It sounds like an infomercial pitch: simply place a small, laminated card under your food and be amazed as it keeps it fresher, longer! In other words, the Food Freshness Card sounds too good to be true. And yet, as USA Today reports, this innovation (?) won an Edison Award for Food Tech Solutions last week alongside other Spoon regulars like Chowbotics and Nima.

The Food Freshness card looks like a type of holographic Pokemon card that would be sold at that hardcore natural grocer that carries carob chips instead of chocolate and smells of sandalwood. It’s developed by Nature’s Frequencies, which doesn’t bother to explain how the Food Freshness Card works on its website. The company does, however, hold three patents on the technology used to manufacture the card, the abstract from one of which reads:

A food freshness card is disclosed which emits energy tuned to the natural frequency of fresh foods.

It then talks about scalar waves and goes on to say:

A material placed on a receiving coil at the receiving electrode receives the resultant wave information programming the material to emit energy tuned to the natural frequencies of fresh foods. Food or liquid placed within an effective radius of the card is kept fresher by exposure to the energetic information emitted by the material.

OK. Sure.

While the website may have a dearth of information on the inner workings of the Food Freshness Card, it has an abundance of videos showing the card in action. The card is placed under an array of fruits, vegetables and even bread, and through the magic of time lapse footage we see the food sitting atop the card last longer while its non-carded competition rots.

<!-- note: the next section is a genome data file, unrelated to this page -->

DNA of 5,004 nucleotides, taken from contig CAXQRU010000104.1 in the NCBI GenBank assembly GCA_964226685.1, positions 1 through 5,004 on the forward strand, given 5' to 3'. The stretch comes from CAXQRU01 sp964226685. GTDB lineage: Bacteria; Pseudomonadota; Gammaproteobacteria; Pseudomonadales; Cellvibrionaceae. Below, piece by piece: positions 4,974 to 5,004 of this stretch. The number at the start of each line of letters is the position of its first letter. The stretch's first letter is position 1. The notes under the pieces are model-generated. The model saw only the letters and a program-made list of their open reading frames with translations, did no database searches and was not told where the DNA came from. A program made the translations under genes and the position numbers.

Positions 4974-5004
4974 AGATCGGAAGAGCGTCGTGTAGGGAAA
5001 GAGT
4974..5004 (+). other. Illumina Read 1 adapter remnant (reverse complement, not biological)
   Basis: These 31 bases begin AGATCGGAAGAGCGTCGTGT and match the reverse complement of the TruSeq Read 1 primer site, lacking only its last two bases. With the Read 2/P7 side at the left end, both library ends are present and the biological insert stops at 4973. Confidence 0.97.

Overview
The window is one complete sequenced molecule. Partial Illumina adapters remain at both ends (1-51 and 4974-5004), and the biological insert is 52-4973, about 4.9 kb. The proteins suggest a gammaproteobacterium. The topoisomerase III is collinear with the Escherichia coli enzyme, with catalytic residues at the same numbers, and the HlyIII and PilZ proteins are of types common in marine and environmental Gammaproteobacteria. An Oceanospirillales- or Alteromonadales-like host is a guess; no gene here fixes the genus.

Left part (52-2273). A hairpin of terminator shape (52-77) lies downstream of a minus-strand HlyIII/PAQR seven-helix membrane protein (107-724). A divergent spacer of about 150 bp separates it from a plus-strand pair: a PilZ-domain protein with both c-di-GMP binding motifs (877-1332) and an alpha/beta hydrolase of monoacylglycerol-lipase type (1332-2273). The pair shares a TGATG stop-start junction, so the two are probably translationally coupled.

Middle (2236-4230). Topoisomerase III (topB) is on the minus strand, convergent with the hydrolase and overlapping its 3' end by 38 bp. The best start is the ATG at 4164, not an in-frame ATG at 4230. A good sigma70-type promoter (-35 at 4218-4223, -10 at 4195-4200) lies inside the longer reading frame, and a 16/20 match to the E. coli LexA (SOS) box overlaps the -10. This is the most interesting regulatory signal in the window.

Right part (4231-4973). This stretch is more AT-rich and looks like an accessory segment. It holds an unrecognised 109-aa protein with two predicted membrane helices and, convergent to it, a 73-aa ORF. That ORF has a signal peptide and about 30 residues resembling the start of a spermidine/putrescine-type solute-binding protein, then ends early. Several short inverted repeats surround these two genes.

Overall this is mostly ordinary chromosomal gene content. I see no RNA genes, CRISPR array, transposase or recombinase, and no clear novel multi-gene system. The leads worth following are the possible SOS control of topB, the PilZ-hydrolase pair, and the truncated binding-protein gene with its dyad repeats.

The card’s effectiveness was independently tested by Modern Testing Services, but I don’t know if it actually works (I reached out to them for follow up questions). I do know that the Food Freshness Card costs $75, is supposed to last one year, and got 117 backers on Indiegogo. FWIW, Nature’s Frequency will also sell you an Electromagnetic Fields (EMF) Cell Phone Chip (“to help assist your body in fighting off negative effects of EMF”), as well as Weight Management and Sleep assistance chips (all $75 a piece).

We’re all for companies fighting the good fight against food waste. Apeel makes a plant-based powder coating to keep food fresher longer, and StixFresh maintains food freshness simply by applying a sticker.

So who knows? Perhaps this laminated miracle does work as advertised. I’m just too skeptical right now to hand over my credit card for the Food Freshness Card without more digging.

Subscribe to The Spoon

Food tech news served fresh to your inbox. 

Invalid email address

Leave a Reply